The Leatherman Bond EDC Multi-tool is the latest iteration of the mid-level ‘full size’ Leatherman tool, featuring 14 tools in an all-stainless steel shell. It sits alongside the iconic Victorionox Swiss Army Knife in the multitool category of our best camping knife guide. Designated as an EDC, or 'every day carry’, the blade length is UK legal, at least in theory. It's available to buy now, with a UK RRP of £59.95.
Leatherman Bond EDC Multi-tool review: design and build
The Leatherman Bond EDC Multi-tool comes in a cordura belt-pouch, and unpopping the closure immediately conveys a sense of robustness and quality, a feeling that carries through into the knife itself. Weighing in at a solid 176 g, and at 10cm long, it’s not a large knife, but feels solid in the hand, the two stainless handles adding a sense of robustness.
Unfurling these two handles reveals the original differentiator for Leatherman knives – the pliers. These are needle-nose style, with a larger section to the rear, followed by a wirecutter area, a configuration that gives maximum bang for buck. Inside the handles is an eclectic array of tools, one side sporting a wood/metal file, two flat head screwdrivers and an awl, the other a blade, can opener and a robust philips screwdriver blade.
Leatherman Bond EDC Multi-tool review: performance and comfort
Performance is a strong point on most Leatherman tools, the Bond being no exception. It’s obvious from the stiffness as you unfold the pliers that tolerances are very tight, and even after a week or two’s use, the fit is still very snug indeed. Another area this really shows is right out at the point of the needle-nose pliers, where the meeting point is so tight you can’t actually see where it is when closed. This is not only good for precision, but great for longevity too. The pliers are as good as any you’ll find at this smaller hand tool end of the scale, able to cope with smaller repair jobs with ease.
The knife blade is sharp, and clicks into place reassuringly (it can’t actually lock and be UK legal, so Leatherman has done a good job bridging that gap), as do the other tools, which can be deployed and the two main handles clicked back closed, giving a very secure grip for tougher jobs. Another nice touch is that the whole knife is held together by knurled bolts that can be tightened as the parts wear, unlike cheaper riveted models.
One gripe about the Leatherman Bond design is comfort – the stainless handles are slightly uncomfortable in places – not sharp, but with a noticeable edge that under pressure can be a touch annoying. Another slight bugbear comes from the plier-centric design - if you just want one of the smaller tools, such as the knife blade to open an envelope, you’ll need to open both sides of the plier handles to halfway, find the knife blade tool, open it out, then close up the pliers without slashing yourself. It’s not a new problem, but it can make things quite cumbersome, especially when the joints are new and stiff.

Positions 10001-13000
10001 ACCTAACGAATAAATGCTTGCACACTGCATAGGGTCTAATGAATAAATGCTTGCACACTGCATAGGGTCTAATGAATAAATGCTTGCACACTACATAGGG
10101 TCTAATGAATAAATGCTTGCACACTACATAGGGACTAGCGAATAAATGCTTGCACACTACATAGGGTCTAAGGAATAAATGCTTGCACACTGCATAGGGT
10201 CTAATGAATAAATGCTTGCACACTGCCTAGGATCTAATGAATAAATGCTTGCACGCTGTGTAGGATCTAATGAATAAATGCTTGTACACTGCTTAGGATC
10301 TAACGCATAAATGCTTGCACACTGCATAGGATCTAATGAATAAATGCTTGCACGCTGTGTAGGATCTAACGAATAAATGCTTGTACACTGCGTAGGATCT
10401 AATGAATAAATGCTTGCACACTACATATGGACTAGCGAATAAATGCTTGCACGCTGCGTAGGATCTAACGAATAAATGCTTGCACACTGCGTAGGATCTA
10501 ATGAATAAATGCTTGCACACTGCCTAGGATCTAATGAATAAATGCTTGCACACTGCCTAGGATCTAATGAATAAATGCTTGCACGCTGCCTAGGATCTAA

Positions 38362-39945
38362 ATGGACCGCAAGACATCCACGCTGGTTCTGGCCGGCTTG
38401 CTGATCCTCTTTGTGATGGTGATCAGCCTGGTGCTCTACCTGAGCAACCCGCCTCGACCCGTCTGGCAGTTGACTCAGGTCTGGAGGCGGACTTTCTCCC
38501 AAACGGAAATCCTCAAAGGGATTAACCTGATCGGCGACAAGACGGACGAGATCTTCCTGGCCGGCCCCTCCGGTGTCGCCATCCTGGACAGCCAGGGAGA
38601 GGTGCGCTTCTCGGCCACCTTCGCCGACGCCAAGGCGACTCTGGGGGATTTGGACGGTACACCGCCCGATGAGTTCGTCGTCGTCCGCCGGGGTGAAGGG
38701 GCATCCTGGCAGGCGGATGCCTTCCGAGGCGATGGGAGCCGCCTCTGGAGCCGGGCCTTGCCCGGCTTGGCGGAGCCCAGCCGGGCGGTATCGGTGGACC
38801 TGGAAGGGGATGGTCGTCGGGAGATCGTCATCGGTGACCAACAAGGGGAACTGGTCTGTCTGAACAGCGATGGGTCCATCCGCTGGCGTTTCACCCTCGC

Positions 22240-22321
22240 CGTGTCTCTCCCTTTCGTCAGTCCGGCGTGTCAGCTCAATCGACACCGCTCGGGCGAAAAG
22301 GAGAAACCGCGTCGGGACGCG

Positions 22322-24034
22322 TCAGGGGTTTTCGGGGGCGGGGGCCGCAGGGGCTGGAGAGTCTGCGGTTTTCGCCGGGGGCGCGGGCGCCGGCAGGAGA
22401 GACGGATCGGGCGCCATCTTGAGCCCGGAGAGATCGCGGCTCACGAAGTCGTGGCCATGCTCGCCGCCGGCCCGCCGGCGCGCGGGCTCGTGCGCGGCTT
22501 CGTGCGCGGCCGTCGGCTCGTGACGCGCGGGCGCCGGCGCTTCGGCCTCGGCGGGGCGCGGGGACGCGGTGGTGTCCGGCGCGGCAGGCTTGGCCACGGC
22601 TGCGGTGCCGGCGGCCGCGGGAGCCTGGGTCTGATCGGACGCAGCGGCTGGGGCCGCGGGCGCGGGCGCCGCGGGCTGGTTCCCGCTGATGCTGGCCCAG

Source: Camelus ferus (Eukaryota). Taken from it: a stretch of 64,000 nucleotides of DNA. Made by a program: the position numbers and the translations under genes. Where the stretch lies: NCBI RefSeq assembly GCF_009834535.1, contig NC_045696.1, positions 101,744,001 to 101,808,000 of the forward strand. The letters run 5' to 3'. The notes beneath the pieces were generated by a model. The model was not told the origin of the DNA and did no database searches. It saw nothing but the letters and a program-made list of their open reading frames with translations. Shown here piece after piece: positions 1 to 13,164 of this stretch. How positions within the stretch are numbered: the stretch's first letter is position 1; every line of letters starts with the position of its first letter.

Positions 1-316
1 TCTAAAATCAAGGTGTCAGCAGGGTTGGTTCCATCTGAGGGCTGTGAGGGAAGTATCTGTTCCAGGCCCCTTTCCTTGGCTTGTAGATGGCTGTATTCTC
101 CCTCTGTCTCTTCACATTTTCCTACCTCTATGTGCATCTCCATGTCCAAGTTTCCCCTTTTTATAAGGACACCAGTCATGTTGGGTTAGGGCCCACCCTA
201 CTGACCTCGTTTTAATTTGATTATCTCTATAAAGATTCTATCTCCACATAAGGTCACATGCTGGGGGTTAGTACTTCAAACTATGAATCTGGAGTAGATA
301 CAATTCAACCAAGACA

Leatherman has made a variety of design tweaks to combat handle-confusion, adding an obvious cut-out to one handle to indicate the knife blade position, two dots on one handle to indicate flatheads and file, and a small square that flags the handle with the excellently-machined Phillips head.
Another strangely compelling bit of weirdness is the ruler across the back of the main handles, which on closer inspection needs a bit of advance familiarity to use in the field. The centimetre scale runs from 1-8 on the left, the tip of the left handle being zero. 9cm is level with the left side of the handle stud, 10 the left springlock, 11 the beginning of the right handle, 12 to 19.5cm is on the right handle, with 20cm just off the end of the handle. In short, with practice this is a usable 0-20cm rule, but without experience there are some significant gaps in the rule, which put it in the 'emergency use-only' category. Arguably that’s the overall job of the Leatherman Bond anyway, but there’s not much point in emergency measuring devices that may not work.
Leatherman Bond EDC Multi-tool review: verdict
Minor gripes aside, the Leatherman Bond EDC Multi-tool is a quality camping knife, and in situations where pliers might come in handy is really in a class of one. Other Leatherman models might feel more polished, but at this pricepoint you’re getting a lot of knife for your money, and one that’ll last for years. A solid performer with a good range of high-quality tool blades, this is a genuine pocket-sized toolbox to rely on in a pinch...